Arkansas has a Supreme Court rule requiring recording of custodial interrogations.
Supreme Court Rule
Supreme Court Rule:
Citation: Ark. R. Crim. P. 4.7.
General Rule: “(a) Whenever practical, a custodial interrogation at a police station, or other similar place, should be electronically recorded.” Recordings may be made by “audiotape or videotape, or digital recording,” and are to be preserved until any related convictions are “final and all direct and post-conviction proceedings are exhausted” or “prosecution for all offenses relating to the statement is barred by law” (c, d).
Circumstances that excuse recording:
The lack of a recording shall not be considered in determining the admissibility of a custodial statement in the following circumstances.
(2) (A) a statement made by the accused in open court at his or her trial, before a grand jury, or at a preliminary hearing, (B) a statement made during a custodial interrogation that was not recorded because electronic recording was not practical, (C) a voluntary statement, whether or not the result of a custodial interrogation, that has a bearing on the credibility of the accused as a witness, (D) a spontaneous statement that is not made in response to a question, (E) a statement made after questioning that is routinely asked during the processing of the arrest of the suspect, (F) a statement made during a custodial interrogation by a suspect who requests, prior to making the statement, to respond to the interrogator’s questions only if an electronic recording is not made of the statement, provided that an electronic recording is made of suspect’s agreeing to respond to the interrogator’s question, only if a recording is not made of the statement, or (G) a statement made during a custodial interrogation that is conducted out-of-state. (3) Nothing in this rule precludes the admission of a statement that is used only for impeachment and not as substantive evidence.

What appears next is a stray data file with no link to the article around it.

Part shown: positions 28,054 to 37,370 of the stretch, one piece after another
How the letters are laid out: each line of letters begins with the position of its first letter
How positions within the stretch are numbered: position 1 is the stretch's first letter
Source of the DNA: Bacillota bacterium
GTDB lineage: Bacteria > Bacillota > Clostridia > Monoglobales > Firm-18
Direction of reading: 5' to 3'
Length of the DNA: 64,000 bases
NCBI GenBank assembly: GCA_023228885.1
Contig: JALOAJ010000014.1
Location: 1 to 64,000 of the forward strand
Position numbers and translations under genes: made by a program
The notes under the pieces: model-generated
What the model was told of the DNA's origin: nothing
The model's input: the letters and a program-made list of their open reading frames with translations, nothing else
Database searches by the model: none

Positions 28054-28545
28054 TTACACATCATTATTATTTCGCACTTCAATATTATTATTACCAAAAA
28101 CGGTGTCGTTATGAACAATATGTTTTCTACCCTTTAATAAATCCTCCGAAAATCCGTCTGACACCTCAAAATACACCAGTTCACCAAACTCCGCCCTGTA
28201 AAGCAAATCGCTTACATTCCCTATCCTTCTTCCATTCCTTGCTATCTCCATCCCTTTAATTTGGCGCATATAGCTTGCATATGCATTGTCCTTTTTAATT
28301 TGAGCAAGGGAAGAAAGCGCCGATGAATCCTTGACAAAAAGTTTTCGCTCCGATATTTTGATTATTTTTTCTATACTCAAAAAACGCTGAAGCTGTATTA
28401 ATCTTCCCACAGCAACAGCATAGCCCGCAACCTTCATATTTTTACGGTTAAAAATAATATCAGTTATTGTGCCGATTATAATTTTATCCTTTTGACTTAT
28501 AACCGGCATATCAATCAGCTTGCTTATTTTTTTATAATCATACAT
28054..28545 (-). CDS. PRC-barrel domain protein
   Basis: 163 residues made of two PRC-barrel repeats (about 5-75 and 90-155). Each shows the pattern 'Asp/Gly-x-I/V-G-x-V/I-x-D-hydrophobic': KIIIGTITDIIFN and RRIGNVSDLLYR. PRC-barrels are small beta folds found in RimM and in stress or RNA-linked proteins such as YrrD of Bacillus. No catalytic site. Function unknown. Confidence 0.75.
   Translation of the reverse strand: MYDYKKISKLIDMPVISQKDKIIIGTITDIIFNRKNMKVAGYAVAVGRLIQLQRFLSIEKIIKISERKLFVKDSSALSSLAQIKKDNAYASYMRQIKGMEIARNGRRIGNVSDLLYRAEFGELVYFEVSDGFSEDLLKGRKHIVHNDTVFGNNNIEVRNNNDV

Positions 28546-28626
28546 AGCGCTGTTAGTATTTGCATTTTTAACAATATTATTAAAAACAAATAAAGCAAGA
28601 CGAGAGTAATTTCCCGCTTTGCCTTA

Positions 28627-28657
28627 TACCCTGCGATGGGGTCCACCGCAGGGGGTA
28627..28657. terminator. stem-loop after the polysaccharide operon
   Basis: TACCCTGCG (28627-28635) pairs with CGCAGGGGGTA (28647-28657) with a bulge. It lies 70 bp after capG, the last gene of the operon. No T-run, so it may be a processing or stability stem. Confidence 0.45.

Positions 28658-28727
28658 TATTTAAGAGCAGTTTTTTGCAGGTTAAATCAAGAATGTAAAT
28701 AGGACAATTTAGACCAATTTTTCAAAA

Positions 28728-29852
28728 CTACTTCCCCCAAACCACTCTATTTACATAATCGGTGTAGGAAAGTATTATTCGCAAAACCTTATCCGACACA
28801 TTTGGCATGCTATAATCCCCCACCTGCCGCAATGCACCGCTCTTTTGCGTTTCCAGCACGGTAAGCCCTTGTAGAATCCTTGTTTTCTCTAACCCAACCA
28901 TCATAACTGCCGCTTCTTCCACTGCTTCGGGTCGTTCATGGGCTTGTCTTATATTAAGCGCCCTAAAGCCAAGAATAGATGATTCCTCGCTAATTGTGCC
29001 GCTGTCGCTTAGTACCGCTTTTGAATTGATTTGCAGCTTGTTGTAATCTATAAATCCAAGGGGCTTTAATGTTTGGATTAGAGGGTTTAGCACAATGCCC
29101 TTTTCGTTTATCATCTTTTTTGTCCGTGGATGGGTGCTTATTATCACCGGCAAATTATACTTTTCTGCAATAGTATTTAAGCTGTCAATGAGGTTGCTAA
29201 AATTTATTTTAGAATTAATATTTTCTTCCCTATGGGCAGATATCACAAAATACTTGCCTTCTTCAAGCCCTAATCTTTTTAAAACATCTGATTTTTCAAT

Consequences of unexcused failure to record: “(b) (1) In determining the admissibility of any custodial statement, the court may consider, together with all other relevant evidence and consistent with existing law, whether an electronic recording was made; if not, why not; and whether any recording is substantially accurate and not intentionally altered.”
Discussion: On June 22, 2012, before Rule 4.14 was adopted, the Supreme Court entered a Per Curiam order which recounts, among other things, that the Committee on Criminal Practice had made a proposal to the Court for a recording rule which “does not mandate recording of all custodial interrogations; rather, it allows the trial court to consider the failure to record in determining the reliability of the statement. We are in agreement with this approach, especially as a starting point. Accordingly we adopt Rule 4.7 as set out [above].”
An Arkansas Case
Fricks v. State, 2016 Ark. App. 415, 8, 501 S.W.3d 853, 858 (Ark. Ct. App. 2016): The appellant argued statements he made during a jailhouse interview should have been suppressed because they were not recorded pursuant to Ark. R. Crim. P. 4.7. The Court of Appeals of Arkansas declined to consider the issue since the appellant did not obtain a ruling on it at trial, but noted that Ark. R. Crim. P. 4.7 “does not mandate the recording of all custodial interviews—it says ‘whenever practical.’”
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